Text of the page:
Re: Logic 405 Confessions of a Dru...
I must agree that seeing the creative process during those "I'll be right back" exclusions would have been interesting, but they are far from necessary.
Now, I've been a classical pianist for a very long time. I'm 36 and started playing when I was 4. Over the course of many years, and lots of training that ended in a terminal degree, I must say that the one thing I've learned about being a good overall musician is to try and limit the amount of influence you take from others. It's great to emulate some of the cool styles and beat structures you'd find in popular DnB tunes, but it's even better when your attempt to copy leads you to completely new and proprietary techniques that you alone are responsible for.
Just for kicks and giggles, I Googled Dub-Step Wobble and Amen Break, and there were instant links leading to useful information. Sure, the Amen break is a wicked beat, which is why it has been used extensively in the style. My question is, since it has been used so extensively, why continue using it? Why not innovate with a completely new beat that is just as wicked? Open Ultrabeat and start messing with the arrange bars. Explore!
As for the wobble, anyone with a bit of knowledge assumes correctly that an LFO is the first thing to try if that effect is what you want. Regarding my comments above, your search for that sound using the ES2 might lead you to a new sound or effect that you discover on accident!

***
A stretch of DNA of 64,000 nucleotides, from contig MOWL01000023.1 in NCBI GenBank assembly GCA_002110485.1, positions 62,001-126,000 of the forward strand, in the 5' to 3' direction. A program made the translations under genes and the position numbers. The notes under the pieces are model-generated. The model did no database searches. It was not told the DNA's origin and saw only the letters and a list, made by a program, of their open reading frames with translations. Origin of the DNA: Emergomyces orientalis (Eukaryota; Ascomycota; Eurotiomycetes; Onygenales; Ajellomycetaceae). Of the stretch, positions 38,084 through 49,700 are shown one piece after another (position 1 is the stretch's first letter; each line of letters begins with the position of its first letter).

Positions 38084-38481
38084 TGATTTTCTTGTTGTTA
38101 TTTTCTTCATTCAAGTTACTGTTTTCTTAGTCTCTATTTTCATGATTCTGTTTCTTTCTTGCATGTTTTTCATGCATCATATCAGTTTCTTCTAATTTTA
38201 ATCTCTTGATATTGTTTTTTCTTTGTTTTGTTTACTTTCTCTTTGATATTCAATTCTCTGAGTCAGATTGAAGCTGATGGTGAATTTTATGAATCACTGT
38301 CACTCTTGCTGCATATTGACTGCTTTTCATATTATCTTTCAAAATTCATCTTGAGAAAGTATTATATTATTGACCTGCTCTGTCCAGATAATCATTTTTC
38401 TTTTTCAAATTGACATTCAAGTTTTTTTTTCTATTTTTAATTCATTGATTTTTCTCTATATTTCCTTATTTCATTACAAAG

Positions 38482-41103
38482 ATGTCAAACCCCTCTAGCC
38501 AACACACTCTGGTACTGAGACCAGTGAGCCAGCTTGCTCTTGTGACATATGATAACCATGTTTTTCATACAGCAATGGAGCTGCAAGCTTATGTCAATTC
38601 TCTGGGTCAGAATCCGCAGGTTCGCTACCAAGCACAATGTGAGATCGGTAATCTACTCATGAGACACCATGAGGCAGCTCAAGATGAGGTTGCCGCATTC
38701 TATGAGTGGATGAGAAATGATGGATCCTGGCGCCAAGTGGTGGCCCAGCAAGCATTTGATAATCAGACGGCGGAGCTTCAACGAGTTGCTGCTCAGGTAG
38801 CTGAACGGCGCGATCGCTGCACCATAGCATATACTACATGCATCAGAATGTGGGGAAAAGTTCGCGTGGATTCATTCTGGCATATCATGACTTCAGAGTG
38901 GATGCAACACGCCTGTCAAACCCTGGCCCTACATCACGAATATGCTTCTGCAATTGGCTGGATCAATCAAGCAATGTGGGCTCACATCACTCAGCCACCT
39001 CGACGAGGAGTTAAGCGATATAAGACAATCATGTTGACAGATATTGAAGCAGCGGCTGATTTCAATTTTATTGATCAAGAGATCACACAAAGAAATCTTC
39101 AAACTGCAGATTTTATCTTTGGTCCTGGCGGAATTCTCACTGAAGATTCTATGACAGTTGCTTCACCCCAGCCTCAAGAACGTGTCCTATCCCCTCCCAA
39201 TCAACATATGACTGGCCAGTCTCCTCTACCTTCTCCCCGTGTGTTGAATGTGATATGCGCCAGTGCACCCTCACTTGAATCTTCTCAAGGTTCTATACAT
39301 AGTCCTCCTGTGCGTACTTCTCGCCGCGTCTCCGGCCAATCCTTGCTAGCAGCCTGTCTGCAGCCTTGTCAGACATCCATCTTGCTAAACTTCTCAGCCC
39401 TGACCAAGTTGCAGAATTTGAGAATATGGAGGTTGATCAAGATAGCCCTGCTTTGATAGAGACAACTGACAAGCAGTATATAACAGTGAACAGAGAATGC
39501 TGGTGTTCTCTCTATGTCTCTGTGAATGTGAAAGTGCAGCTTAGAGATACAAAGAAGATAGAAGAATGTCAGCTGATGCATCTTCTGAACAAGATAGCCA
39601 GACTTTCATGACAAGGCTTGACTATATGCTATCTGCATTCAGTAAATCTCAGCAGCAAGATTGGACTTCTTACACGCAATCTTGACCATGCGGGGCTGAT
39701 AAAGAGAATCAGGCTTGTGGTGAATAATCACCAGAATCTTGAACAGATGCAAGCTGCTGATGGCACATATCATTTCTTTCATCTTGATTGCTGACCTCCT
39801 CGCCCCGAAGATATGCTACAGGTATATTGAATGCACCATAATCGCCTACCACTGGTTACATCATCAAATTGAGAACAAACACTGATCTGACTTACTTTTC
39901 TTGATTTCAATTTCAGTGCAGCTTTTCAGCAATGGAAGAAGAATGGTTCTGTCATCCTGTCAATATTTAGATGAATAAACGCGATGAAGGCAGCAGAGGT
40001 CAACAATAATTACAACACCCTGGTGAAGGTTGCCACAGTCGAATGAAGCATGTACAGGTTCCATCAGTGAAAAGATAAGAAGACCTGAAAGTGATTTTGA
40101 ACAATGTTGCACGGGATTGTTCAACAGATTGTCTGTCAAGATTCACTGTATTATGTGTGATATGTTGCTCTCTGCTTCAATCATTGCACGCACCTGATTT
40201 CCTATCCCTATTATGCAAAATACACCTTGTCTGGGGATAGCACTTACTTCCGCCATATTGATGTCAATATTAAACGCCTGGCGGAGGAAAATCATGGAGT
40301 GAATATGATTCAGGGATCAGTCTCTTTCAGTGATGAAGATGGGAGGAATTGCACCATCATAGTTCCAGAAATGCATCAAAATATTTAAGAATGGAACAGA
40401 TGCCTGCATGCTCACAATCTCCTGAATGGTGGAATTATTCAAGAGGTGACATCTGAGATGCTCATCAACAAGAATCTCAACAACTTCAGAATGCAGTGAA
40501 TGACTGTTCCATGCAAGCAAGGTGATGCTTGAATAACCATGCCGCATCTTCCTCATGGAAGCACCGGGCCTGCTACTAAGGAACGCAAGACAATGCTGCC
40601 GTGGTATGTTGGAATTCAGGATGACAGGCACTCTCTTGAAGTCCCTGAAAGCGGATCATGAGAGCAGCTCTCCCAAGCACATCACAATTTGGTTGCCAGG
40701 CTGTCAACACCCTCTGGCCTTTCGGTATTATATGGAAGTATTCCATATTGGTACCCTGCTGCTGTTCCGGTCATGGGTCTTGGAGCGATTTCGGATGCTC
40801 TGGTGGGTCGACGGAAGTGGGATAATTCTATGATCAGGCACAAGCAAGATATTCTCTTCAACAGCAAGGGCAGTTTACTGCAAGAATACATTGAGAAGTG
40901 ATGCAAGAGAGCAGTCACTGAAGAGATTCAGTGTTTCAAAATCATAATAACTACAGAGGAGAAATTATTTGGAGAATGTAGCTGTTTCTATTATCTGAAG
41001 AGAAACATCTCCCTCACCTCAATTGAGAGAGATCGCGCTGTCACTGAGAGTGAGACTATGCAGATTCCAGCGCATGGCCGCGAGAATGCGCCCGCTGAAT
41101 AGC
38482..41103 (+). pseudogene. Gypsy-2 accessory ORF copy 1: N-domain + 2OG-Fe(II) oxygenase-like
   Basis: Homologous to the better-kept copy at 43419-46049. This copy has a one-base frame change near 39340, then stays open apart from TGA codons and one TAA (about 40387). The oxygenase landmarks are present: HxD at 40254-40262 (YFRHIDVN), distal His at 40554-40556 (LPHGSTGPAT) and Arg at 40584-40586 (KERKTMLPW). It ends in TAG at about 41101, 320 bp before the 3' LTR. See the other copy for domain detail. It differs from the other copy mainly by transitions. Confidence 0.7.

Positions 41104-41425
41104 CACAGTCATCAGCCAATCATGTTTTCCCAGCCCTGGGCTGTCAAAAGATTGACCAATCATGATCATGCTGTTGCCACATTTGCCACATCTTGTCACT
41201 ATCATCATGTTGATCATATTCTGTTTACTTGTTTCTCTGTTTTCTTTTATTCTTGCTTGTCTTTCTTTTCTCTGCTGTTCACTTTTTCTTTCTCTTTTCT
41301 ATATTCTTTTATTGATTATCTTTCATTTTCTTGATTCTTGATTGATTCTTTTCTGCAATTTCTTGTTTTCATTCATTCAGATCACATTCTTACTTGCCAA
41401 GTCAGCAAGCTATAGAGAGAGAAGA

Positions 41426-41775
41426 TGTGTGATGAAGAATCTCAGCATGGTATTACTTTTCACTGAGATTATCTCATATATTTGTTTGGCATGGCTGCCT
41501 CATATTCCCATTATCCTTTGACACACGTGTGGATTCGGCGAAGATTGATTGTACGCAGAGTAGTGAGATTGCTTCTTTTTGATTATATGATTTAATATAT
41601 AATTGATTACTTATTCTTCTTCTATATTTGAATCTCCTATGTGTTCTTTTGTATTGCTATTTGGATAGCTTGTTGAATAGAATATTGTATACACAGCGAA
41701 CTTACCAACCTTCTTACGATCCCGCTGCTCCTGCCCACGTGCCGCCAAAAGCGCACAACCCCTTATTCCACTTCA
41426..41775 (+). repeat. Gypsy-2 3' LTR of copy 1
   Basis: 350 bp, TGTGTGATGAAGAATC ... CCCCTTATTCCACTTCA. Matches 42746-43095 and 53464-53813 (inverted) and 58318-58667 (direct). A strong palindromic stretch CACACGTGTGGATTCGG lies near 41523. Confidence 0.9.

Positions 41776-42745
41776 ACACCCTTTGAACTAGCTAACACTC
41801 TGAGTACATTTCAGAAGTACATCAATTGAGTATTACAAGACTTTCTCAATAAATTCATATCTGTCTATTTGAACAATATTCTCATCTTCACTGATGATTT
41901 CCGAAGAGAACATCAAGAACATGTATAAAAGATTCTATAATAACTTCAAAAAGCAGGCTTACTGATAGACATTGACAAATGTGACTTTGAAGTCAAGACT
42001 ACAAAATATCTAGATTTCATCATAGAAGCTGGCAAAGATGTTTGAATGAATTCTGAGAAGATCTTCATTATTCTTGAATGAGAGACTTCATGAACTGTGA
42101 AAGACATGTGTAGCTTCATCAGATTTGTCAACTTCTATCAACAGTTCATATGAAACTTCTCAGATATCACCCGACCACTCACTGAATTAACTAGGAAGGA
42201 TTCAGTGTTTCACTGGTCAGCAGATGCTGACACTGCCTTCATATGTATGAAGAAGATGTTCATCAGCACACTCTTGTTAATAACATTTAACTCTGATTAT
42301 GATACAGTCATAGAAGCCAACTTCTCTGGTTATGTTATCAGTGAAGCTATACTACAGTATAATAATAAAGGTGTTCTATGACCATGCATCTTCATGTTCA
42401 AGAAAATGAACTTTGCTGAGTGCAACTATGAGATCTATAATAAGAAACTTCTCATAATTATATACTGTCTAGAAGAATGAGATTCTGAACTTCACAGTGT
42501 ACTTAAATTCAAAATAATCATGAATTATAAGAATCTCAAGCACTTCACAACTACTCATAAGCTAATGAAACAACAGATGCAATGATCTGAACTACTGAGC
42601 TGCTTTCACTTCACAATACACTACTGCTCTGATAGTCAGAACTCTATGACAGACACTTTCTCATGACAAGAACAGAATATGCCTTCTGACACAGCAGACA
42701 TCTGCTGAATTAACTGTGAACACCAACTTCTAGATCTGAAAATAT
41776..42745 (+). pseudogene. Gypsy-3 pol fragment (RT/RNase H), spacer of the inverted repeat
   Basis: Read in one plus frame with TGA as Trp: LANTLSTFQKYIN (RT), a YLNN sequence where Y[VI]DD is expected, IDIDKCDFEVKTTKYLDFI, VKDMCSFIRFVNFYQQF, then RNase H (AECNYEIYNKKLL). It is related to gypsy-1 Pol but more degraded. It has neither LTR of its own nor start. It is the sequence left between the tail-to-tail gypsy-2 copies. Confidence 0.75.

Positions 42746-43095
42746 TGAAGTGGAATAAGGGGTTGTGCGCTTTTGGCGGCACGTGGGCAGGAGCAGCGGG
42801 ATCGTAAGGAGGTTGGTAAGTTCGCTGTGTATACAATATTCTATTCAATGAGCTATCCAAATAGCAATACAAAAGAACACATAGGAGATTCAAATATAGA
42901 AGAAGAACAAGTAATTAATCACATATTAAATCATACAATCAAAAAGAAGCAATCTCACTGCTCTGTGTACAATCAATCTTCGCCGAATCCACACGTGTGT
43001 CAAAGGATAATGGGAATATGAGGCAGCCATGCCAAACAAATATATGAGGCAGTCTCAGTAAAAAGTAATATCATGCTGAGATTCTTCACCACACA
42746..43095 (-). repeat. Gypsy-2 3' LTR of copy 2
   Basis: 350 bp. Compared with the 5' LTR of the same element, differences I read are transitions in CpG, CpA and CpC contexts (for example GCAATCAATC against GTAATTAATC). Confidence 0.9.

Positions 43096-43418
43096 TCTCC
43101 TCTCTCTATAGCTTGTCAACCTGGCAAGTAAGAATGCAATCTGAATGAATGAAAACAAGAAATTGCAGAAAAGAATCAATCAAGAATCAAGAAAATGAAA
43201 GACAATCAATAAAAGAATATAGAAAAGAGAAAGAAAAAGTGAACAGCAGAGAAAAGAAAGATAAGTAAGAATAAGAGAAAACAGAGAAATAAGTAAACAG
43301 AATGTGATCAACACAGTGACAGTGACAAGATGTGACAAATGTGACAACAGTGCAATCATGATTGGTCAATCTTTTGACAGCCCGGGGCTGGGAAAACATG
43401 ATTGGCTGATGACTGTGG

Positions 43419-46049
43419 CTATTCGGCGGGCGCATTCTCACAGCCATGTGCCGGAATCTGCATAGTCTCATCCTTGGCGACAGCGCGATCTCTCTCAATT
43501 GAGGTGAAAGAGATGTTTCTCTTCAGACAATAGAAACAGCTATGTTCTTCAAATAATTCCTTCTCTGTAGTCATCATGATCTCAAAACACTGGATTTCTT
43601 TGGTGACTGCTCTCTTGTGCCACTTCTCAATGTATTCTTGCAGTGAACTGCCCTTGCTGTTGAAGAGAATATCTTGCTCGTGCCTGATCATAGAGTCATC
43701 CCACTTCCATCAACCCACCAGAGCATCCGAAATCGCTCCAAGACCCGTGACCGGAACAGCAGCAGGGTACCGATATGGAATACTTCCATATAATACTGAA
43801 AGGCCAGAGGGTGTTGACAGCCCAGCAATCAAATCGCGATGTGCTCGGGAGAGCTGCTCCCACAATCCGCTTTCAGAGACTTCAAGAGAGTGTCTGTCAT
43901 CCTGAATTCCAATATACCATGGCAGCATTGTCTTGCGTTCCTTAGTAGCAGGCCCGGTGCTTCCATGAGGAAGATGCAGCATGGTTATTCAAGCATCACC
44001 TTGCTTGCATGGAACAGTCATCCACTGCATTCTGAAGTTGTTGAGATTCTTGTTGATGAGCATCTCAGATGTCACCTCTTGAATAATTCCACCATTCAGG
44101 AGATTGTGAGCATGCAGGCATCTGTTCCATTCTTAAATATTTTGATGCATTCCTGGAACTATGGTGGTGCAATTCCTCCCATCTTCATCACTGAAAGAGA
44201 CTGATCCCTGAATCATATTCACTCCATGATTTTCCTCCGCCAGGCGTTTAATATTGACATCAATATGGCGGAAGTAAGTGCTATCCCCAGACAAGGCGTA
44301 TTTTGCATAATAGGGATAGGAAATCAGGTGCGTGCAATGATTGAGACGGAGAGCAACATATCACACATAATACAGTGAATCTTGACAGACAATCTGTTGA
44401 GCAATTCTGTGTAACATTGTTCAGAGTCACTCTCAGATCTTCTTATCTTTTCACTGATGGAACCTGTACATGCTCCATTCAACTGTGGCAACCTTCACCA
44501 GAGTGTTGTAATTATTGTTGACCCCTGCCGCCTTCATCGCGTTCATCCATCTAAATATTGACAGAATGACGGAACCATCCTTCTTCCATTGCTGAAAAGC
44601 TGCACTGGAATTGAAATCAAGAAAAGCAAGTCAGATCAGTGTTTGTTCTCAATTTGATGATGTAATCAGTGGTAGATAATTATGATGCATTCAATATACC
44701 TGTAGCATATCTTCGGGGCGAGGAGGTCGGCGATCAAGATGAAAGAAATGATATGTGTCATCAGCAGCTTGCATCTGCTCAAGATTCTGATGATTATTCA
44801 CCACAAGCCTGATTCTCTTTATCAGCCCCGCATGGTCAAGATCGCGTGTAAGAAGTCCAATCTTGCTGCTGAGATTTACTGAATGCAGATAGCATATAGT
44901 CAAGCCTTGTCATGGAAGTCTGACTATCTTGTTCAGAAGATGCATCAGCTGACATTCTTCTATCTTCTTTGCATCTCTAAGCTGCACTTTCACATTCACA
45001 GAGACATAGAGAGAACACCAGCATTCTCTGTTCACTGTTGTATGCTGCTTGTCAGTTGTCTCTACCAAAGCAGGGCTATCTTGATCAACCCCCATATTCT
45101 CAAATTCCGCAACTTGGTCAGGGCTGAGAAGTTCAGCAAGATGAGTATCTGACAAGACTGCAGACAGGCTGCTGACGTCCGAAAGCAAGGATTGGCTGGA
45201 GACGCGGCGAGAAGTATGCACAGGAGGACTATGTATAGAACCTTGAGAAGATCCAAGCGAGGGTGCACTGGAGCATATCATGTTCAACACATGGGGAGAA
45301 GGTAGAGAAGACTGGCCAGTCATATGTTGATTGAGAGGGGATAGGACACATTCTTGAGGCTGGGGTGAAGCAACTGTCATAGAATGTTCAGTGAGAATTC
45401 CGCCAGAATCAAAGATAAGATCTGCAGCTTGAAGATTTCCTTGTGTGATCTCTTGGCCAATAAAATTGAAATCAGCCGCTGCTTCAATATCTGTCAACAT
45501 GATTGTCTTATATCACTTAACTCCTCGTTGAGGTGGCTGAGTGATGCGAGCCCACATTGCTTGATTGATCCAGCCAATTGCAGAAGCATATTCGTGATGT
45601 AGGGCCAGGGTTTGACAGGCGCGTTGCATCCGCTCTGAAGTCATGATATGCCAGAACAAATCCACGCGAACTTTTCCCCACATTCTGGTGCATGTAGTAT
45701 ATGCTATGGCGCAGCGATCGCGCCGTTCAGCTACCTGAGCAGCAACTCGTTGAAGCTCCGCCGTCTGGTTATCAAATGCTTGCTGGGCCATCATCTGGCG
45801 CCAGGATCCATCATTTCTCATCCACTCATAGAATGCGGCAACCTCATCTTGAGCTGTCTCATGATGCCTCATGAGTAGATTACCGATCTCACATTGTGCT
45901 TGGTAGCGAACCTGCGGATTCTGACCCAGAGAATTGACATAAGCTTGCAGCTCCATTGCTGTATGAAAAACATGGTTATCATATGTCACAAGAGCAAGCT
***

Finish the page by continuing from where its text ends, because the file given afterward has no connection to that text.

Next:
I have about 4-5 songs I'm working on at once, and I can safely say that most of the sounds and effects I use in them were found by MISTAKE when I was actually looking for something much different. The tutorial might not provide a step-by-step guide on how to create this or that sound or effect, but it shouldn't, in my honest opinion. What is SHOULD give you is practical knowledge about the instruments used and how controls effect sound waves themselves. This is why Steve's Mastering tutorial is so good. Is shows the how and why in a general sense so that YOU can learn to tailor them to your specific tastes and thereby develop your own voice. Looking way back into musical history, you will quickly find that many of the well-known composers are as such because they broke away from what was currently in style. They weren't afraid to deviate.
It sounds like many of you are quite familiar with the style, sounds and terminology enough to be able to replicate what you hear from the masters. Try to obtain things on your own from the practical knowledge the tutorials give you about all of Logic's bells and whistles and I guarantee you'll discover fresh ideas that perhaps lead the style in a totally new direction. The minute you try to sound like someone else is the moment you lose your musical identity. Trust your own ideas and your ears and you'll be much better off.